This summer, the Knesset (Israel’s parliament) passed a controversial law that defines the country as a “Jewish nation-state.” The law limits the right to exercise self-determination to the Jewish people by declaring Jerusalem the “complete and united” capital city of Israel; by enshrining settlement expansion as a “national value”; and by demoting Arabic from its former status as an official language to a language with an undefined “special status.” The spirit of the law suggests, through stipulations, that in the case of a conflict between the Jewish values of the State of Israel and its democratic ones — the Jewish values should always prevail. This new law codifies an already existent reality, and provides a timely backdrop to the screening of Palestinian director Maysaloun Hamoud’s film Bar Bahar (In Between, 2017), which was featured in “The Future of Film is Female” series at the Museum of Modern Art in New York. Hamoud’s feature debut tells the story of three young Palestinian women who share an apartment in Tel Aviv, and their struggles to reconcile the expectations of their traditional families with the liberated but alienated lifestyle they enjoy in the big city.
Galilee-born Hamoud presents an energetic and taboo-breaking film about the overlooked and often unheard of population of young Palestinian citizens of Israel who live in predominantly Jewish cities, as the filmmaker herself does. It’s the first to address the issue of a twice-oppressed population of women — both by a patriarchal social order at home and a hostile and discriminating Israeli majority outside.
Laila (Muna Hawa), a liberated and strong-willed lawyer from the northern city of Nazareth, who parties as hard as she works, is in the director’s words “the superego of every Palestinian woman.” Salma (Sana Jammalieh) is an aspiring DJ from a small Galilee village who works at bars and restaurants to earn her keep. Fearful of her parents’ reprobation, she hides her gay identity from them and tolerates their incessant attempts to match her up with a traditional groom, providing for some of the film’s best comic moments.
Nour (Shaden Kanboura), is a conservative computer science student from the predominantly Islamist city of Umm al-Fahem in the north of Israel. The head-scarfed new roommate struggles to adjust to the (relatively) promiscuous lifestyle of her roommates and hides all traces of debauchery in the apartment (alcohol bottles, ashtrays, pipes) in a panic when visited by her ultra-conservative fiancé Wissam.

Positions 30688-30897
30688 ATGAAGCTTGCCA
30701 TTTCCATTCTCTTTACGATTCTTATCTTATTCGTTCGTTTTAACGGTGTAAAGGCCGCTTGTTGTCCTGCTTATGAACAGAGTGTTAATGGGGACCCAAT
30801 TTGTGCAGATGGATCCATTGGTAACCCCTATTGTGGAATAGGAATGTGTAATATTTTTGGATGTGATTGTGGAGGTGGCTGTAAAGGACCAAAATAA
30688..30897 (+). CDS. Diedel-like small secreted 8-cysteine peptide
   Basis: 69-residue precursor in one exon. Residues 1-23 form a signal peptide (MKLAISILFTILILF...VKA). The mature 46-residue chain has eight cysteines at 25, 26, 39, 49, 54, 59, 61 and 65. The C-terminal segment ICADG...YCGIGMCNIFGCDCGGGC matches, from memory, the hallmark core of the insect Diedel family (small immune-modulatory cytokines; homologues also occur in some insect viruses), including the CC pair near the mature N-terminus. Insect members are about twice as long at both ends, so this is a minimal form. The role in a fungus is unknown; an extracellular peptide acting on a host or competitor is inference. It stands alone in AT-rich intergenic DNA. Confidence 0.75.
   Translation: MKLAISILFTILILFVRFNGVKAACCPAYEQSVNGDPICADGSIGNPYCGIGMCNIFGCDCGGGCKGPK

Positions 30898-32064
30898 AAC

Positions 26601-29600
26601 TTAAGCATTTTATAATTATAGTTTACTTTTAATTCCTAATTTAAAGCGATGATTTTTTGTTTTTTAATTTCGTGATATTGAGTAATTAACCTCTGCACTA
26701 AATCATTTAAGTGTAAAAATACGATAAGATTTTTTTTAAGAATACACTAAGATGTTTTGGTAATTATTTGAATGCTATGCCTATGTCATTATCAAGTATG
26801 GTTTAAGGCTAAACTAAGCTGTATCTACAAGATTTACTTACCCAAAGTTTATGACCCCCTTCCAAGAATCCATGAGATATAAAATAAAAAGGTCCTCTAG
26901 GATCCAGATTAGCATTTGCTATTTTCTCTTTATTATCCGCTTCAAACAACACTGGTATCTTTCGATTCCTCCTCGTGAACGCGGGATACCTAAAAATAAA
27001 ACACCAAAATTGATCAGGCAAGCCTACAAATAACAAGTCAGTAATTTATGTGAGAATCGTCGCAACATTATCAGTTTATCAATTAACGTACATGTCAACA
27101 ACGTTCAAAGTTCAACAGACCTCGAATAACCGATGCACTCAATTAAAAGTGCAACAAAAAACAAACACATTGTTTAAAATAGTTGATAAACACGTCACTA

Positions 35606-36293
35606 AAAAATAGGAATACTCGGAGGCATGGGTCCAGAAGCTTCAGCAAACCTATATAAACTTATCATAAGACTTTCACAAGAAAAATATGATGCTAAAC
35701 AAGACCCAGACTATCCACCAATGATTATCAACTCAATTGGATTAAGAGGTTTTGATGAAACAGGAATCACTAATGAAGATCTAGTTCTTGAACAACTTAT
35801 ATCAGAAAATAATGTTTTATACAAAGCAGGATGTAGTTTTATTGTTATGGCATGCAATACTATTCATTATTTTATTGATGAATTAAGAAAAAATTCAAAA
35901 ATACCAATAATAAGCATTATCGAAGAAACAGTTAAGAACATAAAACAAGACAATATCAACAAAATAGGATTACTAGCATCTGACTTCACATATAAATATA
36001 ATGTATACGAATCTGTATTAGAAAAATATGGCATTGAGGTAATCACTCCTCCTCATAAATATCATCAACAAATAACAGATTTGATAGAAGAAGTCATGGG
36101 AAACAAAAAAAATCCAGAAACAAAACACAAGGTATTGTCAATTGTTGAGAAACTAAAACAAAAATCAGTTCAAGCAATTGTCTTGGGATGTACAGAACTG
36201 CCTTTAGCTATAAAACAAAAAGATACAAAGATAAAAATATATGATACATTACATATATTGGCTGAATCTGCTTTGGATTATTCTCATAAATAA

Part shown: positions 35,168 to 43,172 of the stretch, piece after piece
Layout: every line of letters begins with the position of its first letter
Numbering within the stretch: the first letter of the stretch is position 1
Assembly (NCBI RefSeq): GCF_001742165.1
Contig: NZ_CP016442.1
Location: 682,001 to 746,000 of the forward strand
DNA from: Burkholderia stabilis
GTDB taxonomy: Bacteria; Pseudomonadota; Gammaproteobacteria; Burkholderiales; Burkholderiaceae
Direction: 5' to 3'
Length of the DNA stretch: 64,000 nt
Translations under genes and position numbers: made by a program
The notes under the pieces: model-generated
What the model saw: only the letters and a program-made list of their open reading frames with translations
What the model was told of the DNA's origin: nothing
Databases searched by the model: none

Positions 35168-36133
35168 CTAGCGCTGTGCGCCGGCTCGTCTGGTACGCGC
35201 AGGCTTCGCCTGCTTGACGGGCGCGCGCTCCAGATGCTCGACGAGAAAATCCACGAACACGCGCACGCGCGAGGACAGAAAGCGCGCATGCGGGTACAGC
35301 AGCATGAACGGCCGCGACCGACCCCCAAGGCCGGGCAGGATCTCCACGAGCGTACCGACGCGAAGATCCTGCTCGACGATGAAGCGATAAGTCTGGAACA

The tribulations of the three roommates are exacerbated when Laila, who allows herself to fall for a slick and mysterious former New-Yorker (Ziad), is disillusioned and heart-broken when his traditional true self is revealed (“Do you think you’re living in Europe?” he chastises her after demanding that she quits smoking and carousing). Salma faces the wrath of her parents after getting caught with her new girlfriend Dunia, whom she dares to bring home. Nour, in a moving performance by Kanboura, finally musters the courage to fight back against her abusive fiancé with the help of her roommates. This particularly difficult storyline caused a backlash against the film from Arab conservatives in the city Umm al-Fahem, where the fiancé character hails from. Local zealots were quick to ban the film and issue a fatwa against the filmmaker, accusing her of violating the values of Islam and wishing violence and failure upon her. Hamoud predicted those hostile responses but nevertheless walked bravely into the fire and produced a candid and sincere film that draws from hers and her friends’ personal experiences.
Hamoud’s belongs to a fledgling wave of Palestinian women directors, whose films have been reaping successes in festivals around the world in the past few years. Her film checks off many “firsts” in Palestinian cinema — this is the first time Palestinian women are seen pot-smoking, coke-snorting, and girl-kissing on screen. A shaky hand-held camera follows the action in Tel-Aviv’s trendiest bars and clubs, as well as the girls’ rented apartment at the center of the city, adequality conveying the precariousness of a life lived secretly. The scenes that follow the characters’ visits to their families’ homes in the periphery are delivered in tight and suffocating fixed frames. Yet with all the anxiety that emanates from theses transitions, the film alternates between the contrasting environments in an upbeat flow, infused with humor and irony, while accurately depicting the crises of a generation torn schizophrenically between two unfavorable worlds.
Bar Bahar (In Between, 2016) by Maysaloun Hamoud was shown as part of the “The Future of Film is Female” series at the Museum of Modern Art in New York on August 1 and will be shown at The Shropshire Rainbow Film Festival, UK on October 7.
Wow, thanks for writing about this film! I saw it and loved it but did not understand the cultural significance of all the details you delve into here. Fascinating! More from this writer, please.
The racist, imperialist views and policies of the right-wing Israeli government are not “Jewish values.” Millions of progressive secular Jews like me support the Palestinians’ struggle for self-determination and abhor the escalating Israeli aggressions against the Palestinian people. Our values reflect the paramount Jewish commandment of tikkun olam — heal the world. Work for social justice.
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